Big, shaggy and horned, yaks are surprisingly iconic creatures that reside in the Himalayas and much of northern Asia. Images of these creatures often involve mountains in the background and brightly colored harnesses, and the only part of the yak you can’t use is its characteristic grunt — a noise that was so unexpected that the yak was described as the grunting ox by Linnaeus.
Where Are Yaks Found?
Almost any picture of Tibet has to include a Buddhist monk, a monastery or a yak, with latter being distributed across northern India, Nepal, Tibet, China, Mongolia and Siberia. Yaks can survive with extremely low-quality grass, only requiring around 1% of body mass in grass per day, and they have much larger lungs and hearts than cattle to deal with higher altitudes. Cattle, on the other hand, require around 3% of body weight per day in grass just to survive.
Yaks have a dense layer of subcutaneous fat around their bodies for lower temperatures, but this also means that they tend to suffer from heat exhaustion above 60°F. Their lack of sweat glands means that yaks can’t cool themselves very easily. As temperatures warm, yaks are forced higher.
Yaks and Their Calves
Yaks resemble cattle quite closely, although they are probably closer to bison genetically. As with most cattle, their offspring are called calves, and they tend to have one or two each year. Gestation takes about nine months and typically begins in the summer, with calves born the next spring.
Yak milk is famously rich in cream and is easily turned into cheese, yogurt and butter. Calves are eventually weaned at one year old and generally start reproducing at the age of three. They can live for up to 20 years in captivity.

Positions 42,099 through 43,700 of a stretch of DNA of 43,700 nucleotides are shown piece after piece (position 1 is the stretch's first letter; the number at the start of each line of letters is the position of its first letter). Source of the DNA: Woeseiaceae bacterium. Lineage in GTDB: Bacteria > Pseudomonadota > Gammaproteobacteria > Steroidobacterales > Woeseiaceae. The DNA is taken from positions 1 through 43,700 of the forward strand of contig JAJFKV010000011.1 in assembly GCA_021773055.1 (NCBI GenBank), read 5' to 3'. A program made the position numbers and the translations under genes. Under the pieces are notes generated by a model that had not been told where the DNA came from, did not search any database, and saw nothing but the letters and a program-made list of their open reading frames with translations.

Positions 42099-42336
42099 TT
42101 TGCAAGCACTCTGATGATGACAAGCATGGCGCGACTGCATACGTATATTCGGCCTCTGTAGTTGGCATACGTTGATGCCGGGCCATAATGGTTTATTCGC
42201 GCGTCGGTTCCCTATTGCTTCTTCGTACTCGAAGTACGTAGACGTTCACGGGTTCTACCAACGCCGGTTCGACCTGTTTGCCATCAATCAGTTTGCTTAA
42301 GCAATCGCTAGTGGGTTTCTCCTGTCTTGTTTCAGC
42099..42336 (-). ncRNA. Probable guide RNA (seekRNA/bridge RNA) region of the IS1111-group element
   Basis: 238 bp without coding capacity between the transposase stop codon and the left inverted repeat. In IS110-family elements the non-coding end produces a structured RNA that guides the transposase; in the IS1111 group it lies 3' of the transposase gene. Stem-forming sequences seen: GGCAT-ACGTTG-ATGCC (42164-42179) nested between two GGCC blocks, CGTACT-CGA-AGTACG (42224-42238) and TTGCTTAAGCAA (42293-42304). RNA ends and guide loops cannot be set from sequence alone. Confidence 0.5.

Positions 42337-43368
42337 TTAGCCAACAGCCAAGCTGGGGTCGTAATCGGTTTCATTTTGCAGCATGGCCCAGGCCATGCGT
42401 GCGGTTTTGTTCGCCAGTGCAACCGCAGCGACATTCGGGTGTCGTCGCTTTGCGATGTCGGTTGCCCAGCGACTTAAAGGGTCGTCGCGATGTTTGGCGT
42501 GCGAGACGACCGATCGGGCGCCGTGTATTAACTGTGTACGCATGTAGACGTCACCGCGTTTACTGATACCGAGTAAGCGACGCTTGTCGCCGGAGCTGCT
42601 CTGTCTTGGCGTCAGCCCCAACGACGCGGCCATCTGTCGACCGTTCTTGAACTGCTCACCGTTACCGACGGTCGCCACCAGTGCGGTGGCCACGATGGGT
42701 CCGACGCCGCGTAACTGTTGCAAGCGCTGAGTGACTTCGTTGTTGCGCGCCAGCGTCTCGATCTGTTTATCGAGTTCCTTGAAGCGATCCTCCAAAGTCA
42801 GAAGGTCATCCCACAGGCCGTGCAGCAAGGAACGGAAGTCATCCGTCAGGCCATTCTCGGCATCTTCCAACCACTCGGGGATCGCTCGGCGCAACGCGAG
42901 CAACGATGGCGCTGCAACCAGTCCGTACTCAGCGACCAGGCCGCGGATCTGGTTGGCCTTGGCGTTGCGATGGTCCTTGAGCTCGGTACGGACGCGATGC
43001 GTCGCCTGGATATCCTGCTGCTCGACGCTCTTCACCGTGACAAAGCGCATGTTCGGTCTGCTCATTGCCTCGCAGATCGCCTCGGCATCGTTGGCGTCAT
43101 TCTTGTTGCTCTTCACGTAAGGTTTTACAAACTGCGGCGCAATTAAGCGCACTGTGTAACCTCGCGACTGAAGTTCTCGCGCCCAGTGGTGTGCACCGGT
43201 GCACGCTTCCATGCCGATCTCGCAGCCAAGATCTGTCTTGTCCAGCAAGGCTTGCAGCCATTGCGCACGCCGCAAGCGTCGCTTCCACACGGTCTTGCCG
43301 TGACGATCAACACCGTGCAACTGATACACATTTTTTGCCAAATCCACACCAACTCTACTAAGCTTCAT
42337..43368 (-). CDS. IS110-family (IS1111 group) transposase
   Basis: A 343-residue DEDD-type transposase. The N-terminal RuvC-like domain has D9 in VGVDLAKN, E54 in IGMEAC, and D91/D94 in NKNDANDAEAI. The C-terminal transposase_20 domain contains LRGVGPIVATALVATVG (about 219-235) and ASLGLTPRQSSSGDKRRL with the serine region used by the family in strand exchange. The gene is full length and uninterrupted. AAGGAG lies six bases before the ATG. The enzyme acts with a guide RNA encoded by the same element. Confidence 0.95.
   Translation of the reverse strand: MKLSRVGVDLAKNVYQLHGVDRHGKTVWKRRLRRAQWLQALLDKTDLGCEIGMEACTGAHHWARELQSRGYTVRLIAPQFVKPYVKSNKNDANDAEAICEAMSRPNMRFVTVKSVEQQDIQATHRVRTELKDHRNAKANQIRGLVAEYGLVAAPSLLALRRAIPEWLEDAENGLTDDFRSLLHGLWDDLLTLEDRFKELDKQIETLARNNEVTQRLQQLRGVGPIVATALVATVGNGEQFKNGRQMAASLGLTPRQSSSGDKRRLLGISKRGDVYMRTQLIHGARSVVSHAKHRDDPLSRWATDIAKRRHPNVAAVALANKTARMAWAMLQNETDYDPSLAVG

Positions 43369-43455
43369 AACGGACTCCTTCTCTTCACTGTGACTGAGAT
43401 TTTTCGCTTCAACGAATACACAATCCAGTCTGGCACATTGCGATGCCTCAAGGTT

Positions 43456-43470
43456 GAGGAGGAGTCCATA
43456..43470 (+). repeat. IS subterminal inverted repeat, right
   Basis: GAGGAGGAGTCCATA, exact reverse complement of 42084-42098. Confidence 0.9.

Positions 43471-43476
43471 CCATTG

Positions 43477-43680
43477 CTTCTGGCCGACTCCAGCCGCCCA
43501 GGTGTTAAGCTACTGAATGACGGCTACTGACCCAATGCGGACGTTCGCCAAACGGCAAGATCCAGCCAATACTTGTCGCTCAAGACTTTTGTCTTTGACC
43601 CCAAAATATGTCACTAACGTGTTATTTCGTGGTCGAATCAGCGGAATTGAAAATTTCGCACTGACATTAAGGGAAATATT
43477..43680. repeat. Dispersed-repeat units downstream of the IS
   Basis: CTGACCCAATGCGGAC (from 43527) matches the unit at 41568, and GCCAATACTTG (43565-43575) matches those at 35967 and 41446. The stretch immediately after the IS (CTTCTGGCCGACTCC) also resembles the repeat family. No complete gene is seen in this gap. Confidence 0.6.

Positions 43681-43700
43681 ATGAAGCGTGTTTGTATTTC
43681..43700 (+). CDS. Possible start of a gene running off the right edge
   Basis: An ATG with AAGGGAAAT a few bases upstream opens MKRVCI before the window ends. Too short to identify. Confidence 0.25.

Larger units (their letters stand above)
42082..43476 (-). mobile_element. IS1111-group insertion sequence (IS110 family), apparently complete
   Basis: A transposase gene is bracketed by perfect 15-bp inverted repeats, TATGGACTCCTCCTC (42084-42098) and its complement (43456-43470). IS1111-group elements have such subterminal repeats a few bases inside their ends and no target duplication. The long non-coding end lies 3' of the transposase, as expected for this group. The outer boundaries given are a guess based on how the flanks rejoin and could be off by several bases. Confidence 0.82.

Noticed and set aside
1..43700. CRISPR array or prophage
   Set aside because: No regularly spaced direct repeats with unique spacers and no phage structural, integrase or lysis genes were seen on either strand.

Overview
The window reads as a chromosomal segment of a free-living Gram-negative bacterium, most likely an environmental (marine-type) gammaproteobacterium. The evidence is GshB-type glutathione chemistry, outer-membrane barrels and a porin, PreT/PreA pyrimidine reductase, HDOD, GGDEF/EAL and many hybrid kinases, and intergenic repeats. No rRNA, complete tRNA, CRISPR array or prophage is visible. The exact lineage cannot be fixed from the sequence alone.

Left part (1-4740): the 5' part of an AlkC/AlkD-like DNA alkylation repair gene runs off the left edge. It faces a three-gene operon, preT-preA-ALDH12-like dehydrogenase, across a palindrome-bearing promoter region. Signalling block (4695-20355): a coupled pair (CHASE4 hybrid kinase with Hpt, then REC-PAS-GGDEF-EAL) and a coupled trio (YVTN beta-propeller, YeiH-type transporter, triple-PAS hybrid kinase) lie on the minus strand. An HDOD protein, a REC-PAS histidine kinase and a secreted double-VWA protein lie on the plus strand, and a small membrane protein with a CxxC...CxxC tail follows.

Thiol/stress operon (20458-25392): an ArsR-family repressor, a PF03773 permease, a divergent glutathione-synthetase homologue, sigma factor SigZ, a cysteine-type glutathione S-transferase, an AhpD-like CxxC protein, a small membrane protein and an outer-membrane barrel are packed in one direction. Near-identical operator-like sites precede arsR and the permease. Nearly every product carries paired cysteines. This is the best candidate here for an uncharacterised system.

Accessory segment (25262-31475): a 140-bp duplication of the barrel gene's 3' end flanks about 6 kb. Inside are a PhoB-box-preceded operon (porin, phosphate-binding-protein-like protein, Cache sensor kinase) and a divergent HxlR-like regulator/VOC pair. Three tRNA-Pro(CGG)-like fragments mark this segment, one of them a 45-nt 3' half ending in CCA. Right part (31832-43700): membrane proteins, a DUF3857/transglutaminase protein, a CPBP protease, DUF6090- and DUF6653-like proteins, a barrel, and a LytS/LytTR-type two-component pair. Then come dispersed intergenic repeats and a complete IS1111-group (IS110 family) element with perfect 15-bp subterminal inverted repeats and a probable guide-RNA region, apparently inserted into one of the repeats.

When cattle are crossbred with yaks, you get an infertile male, known as a dzo, or a fertile female, known as a dzomo. The female can be crossbred again. Yaks are also compatible with bison, the South-East Asian banteng and the Indian guar, although these variations are less likely to occur naturally.
How Are Yaks Used?
There are around 12 million domestic yaks and perhaps 10,000 wild yaks. Their dung is turned into fuel, and their hides are used as clothing. Yak meat is highly prized, whether fresh, turned into sausages or dried, and the blood is also made into sausages. The bones are turned into glue and bone meal, or they can be carved into instruments, tableware or decorations.
Yaks are often used as draught animals, providing power to pull plows, carts and wagons. There’s even a product called milk wine, which is an alcoholic beverage made in Mongolia by fermenting yak milk. What it tastes like is unclear. Not knowing may be an advantage if you ever have the chance to taste it.
Yaks in Popular Culture
Those who were preteens in the early 2000s may remember Yakkity Yak, an odd Australian-Canadian animated TV series on Nickelodeon. This starred the ever-versatile Lee Tockar (My Little Pony: Friendship is Magic, Johnny Test) as Yakkity Yak. Of course, because yaks don’t work well at low altitudes and film stars don’t generally like altitude sickness, it’s rare for yaks to appear in films about Tibet or the Himalayas.
Yaks do occasionally feature in zoos, but their habitat has to be carefully maintained, because they do not tolerate heat well, and they can suffer from issues if the grass is too rich. Yaks also do not eat grain.
Yaks are an important part of Tibetan, Nepalese and Himalayan life, and they are indelibly associated with this area. These creatures are crucial to livelihoods in the region, and without them, there’s a good chance that no civilization could have emerged.